On The Flawed Application of Communism

Shannon Barry, Period 7

In theory, Marx’s Communist Manifesto is appealing. It speaks to the everyday man, who faces class struggle and dreams of equality. Many argue that Free Trade has become a form of exploitation, where workers are treated inhumanely for big business’s profits. This deteriorates the quality of human life, and prevents us from existing in a peaceful and natural state. As Aristotle warns, “money was intended to be used in [equal] exchange, but not to increase at interest… wherefore of an modes of getting wealth this is the most unnatural” (The Politics). Marx argues that money is becoming the “natural superior” that rules society; personal worth has been dwindled down to exchange value. On paper, this argument is powerful and appealing. However, in all applications of Communism, there has been a fatal flaw that prevents the society from succeeding. In the examples of Soviet Russia, China, and North Korea, it is evident that the true, functioning Communism is impossible.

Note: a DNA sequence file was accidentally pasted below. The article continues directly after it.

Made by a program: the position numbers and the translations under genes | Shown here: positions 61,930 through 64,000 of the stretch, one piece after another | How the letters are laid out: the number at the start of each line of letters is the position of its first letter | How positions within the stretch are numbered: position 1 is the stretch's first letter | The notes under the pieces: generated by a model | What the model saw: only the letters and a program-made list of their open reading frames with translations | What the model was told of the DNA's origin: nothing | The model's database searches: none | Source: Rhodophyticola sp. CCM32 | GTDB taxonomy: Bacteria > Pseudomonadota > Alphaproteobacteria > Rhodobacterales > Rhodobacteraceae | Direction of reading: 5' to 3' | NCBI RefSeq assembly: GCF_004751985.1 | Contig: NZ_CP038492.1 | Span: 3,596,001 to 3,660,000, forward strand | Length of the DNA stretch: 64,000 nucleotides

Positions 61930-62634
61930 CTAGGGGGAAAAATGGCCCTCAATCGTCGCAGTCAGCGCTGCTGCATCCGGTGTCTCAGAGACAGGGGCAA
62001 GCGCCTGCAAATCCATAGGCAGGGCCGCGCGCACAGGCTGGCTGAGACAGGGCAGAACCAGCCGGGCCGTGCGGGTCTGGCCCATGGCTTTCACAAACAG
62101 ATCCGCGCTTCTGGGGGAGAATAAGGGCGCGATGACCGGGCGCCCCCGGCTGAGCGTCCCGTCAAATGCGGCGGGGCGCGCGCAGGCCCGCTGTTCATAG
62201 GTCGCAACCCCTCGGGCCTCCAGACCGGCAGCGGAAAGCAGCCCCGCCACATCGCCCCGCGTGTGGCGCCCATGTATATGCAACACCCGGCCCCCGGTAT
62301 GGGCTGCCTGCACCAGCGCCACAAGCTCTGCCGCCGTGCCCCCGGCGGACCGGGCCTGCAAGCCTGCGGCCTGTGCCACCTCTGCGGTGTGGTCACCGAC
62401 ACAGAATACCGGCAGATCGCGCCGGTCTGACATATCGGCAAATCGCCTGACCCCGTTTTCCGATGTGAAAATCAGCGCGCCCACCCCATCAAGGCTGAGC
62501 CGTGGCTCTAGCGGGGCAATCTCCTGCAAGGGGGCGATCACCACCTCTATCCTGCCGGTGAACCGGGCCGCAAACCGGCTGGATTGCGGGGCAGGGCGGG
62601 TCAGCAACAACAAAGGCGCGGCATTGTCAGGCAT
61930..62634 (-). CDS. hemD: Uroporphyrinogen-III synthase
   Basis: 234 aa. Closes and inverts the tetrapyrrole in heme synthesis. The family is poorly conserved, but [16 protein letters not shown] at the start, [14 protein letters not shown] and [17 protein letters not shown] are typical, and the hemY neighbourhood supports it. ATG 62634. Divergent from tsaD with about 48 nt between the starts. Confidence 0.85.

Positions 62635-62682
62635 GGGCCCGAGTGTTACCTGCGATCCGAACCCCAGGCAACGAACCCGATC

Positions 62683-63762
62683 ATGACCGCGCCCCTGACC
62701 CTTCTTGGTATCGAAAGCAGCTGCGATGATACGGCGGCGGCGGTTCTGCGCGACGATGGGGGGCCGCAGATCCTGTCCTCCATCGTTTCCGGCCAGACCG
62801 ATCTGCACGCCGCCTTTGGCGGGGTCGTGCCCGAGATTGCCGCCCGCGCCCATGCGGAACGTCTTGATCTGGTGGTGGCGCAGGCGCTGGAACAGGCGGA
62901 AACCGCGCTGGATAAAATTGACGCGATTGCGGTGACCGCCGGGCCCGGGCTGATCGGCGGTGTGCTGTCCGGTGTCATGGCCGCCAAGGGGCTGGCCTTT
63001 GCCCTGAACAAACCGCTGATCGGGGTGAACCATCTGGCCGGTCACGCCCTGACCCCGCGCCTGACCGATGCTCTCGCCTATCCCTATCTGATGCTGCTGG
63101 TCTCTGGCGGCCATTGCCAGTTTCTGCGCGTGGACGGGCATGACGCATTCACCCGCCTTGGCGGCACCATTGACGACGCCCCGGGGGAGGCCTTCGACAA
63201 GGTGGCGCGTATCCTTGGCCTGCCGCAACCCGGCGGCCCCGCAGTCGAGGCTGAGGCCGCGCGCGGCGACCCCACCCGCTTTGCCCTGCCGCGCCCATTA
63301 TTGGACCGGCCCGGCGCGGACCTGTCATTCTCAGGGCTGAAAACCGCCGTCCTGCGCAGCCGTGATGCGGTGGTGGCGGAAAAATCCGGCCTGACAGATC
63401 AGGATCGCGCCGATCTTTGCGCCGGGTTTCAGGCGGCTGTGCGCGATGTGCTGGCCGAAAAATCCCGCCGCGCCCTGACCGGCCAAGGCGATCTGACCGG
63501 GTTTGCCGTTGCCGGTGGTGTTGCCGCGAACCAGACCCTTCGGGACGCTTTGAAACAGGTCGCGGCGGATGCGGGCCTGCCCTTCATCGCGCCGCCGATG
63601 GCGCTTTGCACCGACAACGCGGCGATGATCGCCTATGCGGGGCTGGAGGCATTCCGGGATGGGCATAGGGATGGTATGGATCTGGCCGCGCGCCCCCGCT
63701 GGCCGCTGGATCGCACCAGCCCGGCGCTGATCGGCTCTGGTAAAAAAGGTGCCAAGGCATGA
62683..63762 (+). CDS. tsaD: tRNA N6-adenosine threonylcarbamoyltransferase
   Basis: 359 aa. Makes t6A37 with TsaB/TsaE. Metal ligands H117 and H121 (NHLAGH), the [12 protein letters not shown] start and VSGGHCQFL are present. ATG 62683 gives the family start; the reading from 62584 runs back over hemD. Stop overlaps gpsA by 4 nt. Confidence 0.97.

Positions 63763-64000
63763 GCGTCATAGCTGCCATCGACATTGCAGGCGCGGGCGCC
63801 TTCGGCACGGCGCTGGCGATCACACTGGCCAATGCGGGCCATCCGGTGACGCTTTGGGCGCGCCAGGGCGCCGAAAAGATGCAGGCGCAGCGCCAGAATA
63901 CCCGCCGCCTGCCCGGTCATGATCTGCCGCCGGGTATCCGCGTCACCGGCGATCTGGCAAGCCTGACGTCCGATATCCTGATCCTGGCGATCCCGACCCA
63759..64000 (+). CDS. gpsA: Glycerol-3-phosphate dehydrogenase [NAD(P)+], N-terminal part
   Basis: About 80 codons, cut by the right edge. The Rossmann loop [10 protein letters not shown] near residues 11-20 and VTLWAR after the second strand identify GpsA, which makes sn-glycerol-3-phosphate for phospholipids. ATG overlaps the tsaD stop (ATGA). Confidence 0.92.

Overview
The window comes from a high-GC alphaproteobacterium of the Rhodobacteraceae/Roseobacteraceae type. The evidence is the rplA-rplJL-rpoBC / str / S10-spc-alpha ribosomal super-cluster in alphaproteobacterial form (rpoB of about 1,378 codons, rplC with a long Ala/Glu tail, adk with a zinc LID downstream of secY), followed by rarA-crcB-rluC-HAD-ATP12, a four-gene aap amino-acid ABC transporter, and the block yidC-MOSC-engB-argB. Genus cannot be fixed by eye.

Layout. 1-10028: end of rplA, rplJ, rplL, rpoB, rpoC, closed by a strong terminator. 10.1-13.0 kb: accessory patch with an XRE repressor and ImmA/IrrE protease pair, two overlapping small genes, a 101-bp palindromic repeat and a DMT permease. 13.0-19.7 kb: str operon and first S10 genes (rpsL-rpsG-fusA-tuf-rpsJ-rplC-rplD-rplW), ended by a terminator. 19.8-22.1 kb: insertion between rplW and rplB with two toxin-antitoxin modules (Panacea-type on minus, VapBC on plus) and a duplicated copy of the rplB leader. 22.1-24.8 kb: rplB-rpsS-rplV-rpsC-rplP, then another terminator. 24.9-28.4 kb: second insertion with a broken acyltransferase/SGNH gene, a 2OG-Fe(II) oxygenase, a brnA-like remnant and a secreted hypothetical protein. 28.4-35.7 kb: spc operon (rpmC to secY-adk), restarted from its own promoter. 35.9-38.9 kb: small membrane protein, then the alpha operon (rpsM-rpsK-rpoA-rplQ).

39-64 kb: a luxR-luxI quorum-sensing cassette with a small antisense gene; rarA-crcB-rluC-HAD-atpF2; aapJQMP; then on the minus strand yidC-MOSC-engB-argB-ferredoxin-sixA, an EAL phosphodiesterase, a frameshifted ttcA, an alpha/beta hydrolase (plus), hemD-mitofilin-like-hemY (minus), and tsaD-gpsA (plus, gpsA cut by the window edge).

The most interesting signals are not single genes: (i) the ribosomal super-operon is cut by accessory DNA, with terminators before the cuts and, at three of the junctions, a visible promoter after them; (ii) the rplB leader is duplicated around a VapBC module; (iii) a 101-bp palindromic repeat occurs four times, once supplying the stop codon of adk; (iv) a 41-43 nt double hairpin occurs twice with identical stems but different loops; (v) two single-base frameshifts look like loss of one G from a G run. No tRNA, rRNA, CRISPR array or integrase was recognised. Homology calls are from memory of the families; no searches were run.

The Communist Party in Soviet Russia evolved from the Social Democrat Party. They gained political power after Russia’s involvement in World War I. By mid-1917 the country was left damaged from two and a half years of war; the army was exhausted tsarist police force was not far from collapse. It was easy for Lenin and his communist ideals to spread powerfully and quickly through Russia. The citizens were enthusiastic about a brighter future under Lenin’s regime. Although Communist propaganda sounded ideal, it was flawed, and did not reflect at all what Marx had dreamed of. The application of communism separated Russia from Western civilization and culture, and prevented them from entering “the Modern Age.” Lenin first began with wiping out almost all “bourgeois” intellectual generation.  The Soviet government oppressed the “educated and culturally important” parts of the Russian society. Stalin later finished what Lenin started, by continuing to wipe out culture and the intellectual generation. The elimination of the tsarist culture stunted the national development. Originally, the Social Democrat Party had emphasized the success of the farming population. However, in a campaign launched in 1929, Stalin did the opposite. He confiscated what little property the Russian “kulaks,” or farmers, owned, and severely punished those who did not give their land up to the government. The farms became government property, and were worked and harvested under government control. What followed was a major famine and a loss of two-thirds of the country’s livestock. Russian agriculture was hit so powerfully and painfully that its development was set back several decades, and it has not fully recovered to this day. As Ludwig Von Mises’s Liberty and Property implies, the economic failure is due to the lack of private property. Von Mises states that private property serves a social function, in that it is the “means to stimulate a nation’s most enterprising men to exert themselves to the best of their abilities” (Liberty and Property). In other words, a man is working best if he is working for himself on his land. Unaware of Von Mises insight, it appears that what Lenin and Stalin most retained from The Communist Manifesto was the “history of class struggles” that Marx described. Marx separates the “Bourgeoisie and the Proletariat,” where the former is ceaselessly oppressing the latter. It is evident in Lenin’s “Intellectual Genocide” that the Communist Party was attempting to wipe out a seemingly oppressive generation. However, instead of resolving the tension of class struggles, Lenin stunts national development and wrecks the culture of the nation. Soviet Russia subsequently fails economically, and the Communist Party can no longer function according to what Marx wrote.